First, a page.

For example, the VIEW command is divided into three requests: TM_PRE_VIEW, TM_VIEW, and TM_POST_VIEW.

Generally, an error does not prevent the processing of the TM_PRE_ and TM_POST_ requests, but does prevent processing of the "main" request. Even if an error occurs in TM_PRE_ or TM_POST_ request processing, it does not interfere with table view traversal. However, traversal for the main request ceases when an error is encountered, and never even begins if an error is encountered in TM_PRE_ processing. Traversal for TM_POST_ processing begins immediately after main processing ceases.

Consider the processing of the three requests associated with the VIEW command. Normally, each table view processes TM_PRE_VIEW. Next, each table view processes TM_VIEW. Then, each table view processes TM_POST_VIEW. If an error is encountered during TM_PRE_VIEW, then processing continues to the TM_POST_VIEW request, but no TM_VIEW processing is done. In particular, this allows TM_POST_VIEW to clean up actions taken by TM_PRE_VIEW. However, if an error is encountered during TM_VIEW processing, the processing immediately switches to TM_POST_VIEW.

Processing the Event Stack

When an error occurs (setting TM_STATUS to a non-zero value), transaction events on the event stack continue to be processed. Since all slices for a request can be pushed onto the stack at the same time, processing for each slice would occur even if there is an error.

If there are no events on the stack, then processing continues as if the original event had failed. You can clear the event stack by calling sm_tm_clear_model_events.

Controlling Error Messages

If the TM_STATUS variable is not zero when sm_tm_command completes its processing of a command, the transaction manager displays an error message. The content of the message indicates the first error that the transaction manager encountered.

This is the standard behavior for errors in the transaction manager. You can change this behavior by setting the following variables:

Error Message Display

To set whether the transaction manager error message be displayed, use:

sm_tm_iset(TM_EMSG_USED, flag)

If flag is zero, then sm_tm_command displays an error message. If flag is non-zero, then sm_tm_command does not display an error message, even if an error is encountered.

The most common use of this facility is to disable the transaction manager error message in cases where the error message has already been reported to the user and the transaction manager error message is merely a duplicate.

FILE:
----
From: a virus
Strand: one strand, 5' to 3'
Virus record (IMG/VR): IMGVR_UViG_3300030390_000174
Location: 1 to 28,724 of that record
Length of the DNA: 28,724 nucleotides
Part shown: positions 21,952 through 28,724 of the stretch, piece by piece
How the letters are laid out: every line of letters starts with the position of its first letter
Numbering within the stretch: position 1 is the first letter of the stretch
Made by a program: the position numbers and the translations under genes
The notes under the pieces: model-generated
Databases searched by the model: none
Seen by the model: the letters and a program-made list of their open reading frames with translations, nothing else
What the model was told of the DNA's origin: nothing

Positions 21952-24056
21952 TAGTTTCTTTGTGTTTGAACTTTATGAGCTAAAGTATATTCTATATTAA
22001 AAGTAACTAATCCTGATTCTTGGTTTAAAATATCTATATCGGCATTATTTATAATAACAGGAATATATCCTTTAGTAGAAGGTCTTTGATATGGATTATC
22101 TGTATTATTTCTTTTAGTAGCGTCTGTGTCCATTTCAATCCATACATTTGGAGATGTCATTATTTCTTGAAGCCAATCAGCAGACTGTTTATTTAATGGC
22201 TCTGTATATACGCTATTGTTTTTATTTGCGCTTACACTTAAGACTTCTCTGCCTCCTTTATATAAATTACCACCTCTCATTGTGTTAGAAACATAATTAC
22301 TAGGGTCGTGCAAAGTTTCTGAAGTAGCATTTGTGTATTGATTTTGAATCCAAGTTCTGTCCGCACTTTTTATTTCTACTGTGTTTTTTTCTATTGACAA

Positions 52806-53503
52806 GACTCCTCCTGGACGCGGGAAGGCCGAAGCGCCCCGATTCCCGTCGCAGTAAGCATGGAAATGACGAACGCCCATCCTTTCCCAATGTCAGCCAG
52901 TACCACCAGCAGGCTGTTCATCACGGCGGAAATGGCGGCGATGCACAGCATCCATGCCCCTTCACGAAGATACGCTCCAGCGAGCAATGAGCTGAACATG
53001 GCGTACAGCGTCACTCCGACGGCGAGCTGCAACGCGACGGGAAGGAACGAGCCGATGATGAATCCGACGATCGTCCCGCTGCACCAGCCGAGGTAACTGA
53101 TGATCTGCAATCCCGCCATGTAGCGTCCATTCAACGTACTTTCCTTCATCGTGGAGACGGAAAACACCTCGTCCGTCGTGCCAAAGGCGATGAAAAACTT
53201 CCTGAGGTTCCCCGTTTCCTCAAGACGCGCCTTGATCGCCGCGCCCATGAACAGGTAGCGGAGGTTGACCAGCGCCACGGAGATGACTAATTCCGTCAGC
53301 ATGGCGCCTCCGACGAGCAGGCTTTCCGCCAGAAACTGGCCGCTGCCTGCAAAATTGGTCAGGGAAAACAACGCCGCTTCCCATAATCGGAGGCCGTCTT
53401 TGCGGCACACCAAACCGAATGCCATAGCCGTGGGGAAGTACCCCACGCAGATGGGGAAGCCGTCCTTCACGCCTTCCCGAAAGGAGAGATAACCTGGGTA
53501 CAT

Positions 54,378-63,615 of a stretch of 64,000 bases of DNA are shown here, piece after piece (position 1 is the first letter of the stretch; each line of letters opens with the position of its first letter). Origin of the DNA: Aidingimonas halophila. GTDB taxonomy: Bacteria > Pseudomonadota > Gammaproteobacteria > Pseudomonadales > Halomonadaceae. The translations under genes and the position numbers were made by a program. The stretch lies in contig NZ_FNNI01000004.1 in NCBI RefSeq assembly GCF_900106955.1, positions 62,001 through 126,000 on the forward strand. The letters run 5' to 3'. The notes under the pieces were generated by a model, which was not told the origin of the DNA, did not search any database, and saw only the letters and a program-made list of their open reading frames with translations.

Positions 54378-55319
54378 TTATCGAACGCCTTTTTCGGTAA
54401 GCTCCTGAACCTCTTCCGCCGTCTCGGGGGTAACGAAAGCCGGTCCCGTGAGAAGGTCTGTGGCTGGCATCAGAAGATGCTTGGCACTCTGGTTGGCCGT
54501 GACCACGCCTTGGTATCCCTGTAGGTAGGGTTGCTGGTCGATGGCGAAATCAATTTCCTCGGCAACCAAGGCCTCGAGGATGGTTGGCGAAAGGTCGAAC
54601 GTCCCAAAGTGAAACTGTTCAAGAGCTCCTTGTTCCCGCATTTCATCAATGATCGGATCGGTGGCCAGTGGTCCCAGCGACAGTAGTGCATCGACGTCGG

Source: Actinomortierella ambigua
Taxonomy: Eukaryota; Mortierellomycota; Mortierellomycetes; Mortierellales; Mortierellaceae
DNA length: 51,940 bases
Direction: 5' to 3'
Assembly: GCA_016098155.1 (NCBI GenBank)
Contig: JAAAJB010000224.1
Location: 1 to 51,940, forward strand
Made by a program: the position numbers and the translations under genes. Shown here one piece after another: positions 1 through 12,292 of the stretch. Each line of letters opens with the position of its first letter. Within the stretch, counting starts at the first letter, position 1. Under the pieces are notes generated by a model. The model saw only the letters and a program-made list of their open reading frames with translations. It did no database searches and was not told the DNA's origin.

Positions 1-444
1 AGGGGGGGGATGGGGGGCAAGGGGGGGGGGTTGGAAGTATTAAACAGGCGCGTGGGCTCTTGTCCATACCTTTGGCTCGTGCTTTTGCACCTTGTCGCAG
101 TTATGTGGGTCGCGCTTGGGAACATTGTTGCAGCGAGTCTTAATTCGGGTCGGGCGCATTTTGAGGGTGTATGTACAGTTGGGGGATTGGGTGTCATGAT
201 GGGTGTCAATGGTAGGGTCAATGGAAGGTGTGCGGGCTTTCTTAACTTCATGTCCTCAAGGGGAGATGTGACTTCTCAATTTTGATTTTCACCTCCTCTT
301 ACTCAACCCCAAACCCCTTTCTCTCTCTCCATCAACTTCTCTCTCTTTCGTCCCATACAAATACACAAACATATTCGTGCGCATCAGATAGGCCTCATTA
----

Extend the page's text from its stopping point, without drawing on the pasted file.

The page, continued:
An example of this could be part of a database error handler as illustrated in the following JPL procedures. The entry procedure is called on screen entry and activates the error handler. The dberror procedure specifies the content of the error handler and tests for a connection error. If a database connection does not exist, the error handler displays the database driver error, but disables the duplicate transaction manager error.

proc entry
return 0
proc dberror
if @dmretcode == DM_NO_CONNECT
call sm_tm_iset(TM_EMSG_USED, 1)
msg emsg "Panther DB: " @dmretcode " " @dmretmsg "%N"\
"Engine Error: " @dmengretcode " " @dmengretmsg}
msg emsg "Panther DB Error: " @dmretcode " " \
@dmretmsg "%N"\
"Engine Error: " @dmengretcode " " @dmengretmsg

Error Message Content

You can specify the text of an error message using the following:

sm_tm_pset(TM_MSG_TEXT, text)
sm_tm_pset(TM_PROPOSE_MSG_TEXT, text)

Setting TM_MSG_TEXT specifies the content of the message in all conditions. Setting TM_PROPOSE_MSG_TEXT specifies the content of the message only if a message has not already been specified.

When an error occurs in a transaction event, the transaction manager always sets TM_PROPOSE_MSG_TEXT which in turn sets TM_MSG_TEXT only if it is empty. It is the value of TM_MSG_TEXT that is displayed when sm_tm_command finishes.

The transaction models also use this call after calling dm_dbms to execute SQL statements. They thus preserve non-empty values that might have been set by an error handler (if some other non-empty value had not already been set in TM_MSG_TEXT).

To change the message displayed for a transaction manager error, you must set these error message variables. The error message variables take precedence over the error number variables.

Error Message Numbers

If no message text has been set by a call to sm_tm_pset or by an error in the transaction manager itself, error message display can be specified by calling:

sm_tm_iset(TM_MSG, msg_nbr)
sm_tm_iset(TM_PROPOSE_MSG, msg_nbr)

The msg_nbr parameter would correspond to a message number defined in a message file.

The text of associated with error messages can be defined in a message file.

Refer to page 45-2 for details on how to create a message file for your application.

Suppress Error Messages

To suppress transaction manager messages, set:

(TM_EMSG_USED, flag) 

in a customized transaction model, in the database error handler, or in an event function. If flag is set to a non-zero value, the transaction manager does not display an error message.